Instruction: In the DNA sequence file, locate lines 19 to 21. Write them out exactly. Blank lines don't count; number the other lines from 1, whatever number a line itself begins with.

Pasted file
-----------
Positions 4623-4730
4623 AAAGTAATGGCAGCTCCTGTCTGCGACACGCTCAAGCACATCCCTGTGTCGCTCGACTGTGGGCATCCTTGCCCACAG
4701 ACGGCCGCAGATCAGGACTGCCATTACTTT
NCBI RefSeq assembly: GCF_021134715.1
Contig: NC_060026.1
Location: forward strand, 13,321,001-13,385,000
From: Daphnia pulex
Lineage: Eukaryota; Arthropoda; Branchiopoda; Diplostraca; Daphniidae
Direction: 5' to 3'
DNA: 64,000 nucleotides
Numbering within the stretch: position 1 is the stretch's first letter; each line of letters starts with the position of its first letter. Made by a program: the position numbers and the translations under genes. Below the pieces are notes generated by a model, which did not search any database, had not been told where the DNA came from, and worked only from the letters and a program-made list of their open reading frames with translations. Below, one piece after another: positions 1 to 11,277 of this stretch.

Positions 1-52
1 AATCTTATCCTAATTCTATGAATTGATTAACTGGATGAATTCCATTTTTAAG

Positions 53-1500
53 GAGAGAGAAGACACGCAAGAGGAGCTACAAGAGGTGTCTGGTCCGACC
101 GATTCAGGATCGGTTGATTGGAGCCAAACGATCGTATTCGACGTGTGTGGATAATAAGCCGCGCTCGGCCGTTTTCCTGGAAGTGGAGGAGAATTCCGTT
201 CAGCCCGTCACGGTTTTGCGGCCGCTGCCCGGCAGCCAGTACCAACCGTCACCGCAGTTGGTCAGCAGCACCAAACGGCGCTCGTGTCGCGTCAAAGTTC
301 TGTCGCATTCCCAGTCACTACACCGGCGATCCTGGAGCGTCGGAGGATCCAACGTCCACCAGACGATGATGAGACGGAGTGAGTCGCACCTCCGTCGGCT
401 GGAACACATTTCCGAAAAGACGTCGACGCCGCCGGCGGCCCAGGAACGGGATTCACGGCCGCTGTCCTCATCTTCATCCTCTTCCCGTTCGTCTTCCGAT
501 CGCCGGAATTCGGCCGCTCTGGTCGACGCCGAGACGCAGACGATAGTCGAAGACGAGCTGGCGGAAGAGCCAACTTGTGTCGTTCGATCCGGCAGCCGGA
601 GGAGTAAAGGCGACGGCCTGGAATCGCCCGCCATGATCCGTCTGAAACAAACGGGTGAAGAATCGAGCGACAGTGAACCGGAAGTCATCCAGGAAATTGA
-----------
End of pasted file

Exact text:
401 GGAACACATTTCCGAAAAGACGTCGACGCCGCCGGCGGCCCAGGAACGGGATTCACGGCCGCTGTCCTCATCTTCATCCTCTTCCCGTTCGTCTTCCGAT
501 CGCCGGAATTCGGCCGCTCTGGTCGACGCCGAGACGCAGACGATAGTCGAAGACGAGCTGGCGGAAGAGCCAACTTGTGTCGTTCGATCCGGCAGCCGGA
601 GGAGTAAAGGCGACGGCCTGGAATCGCCCGCCATGATCCGTCTGAAACAAACGGGTGAAGAATCGAGCGACAGTGAACCGGAAGTCATCCAGGAAATTGA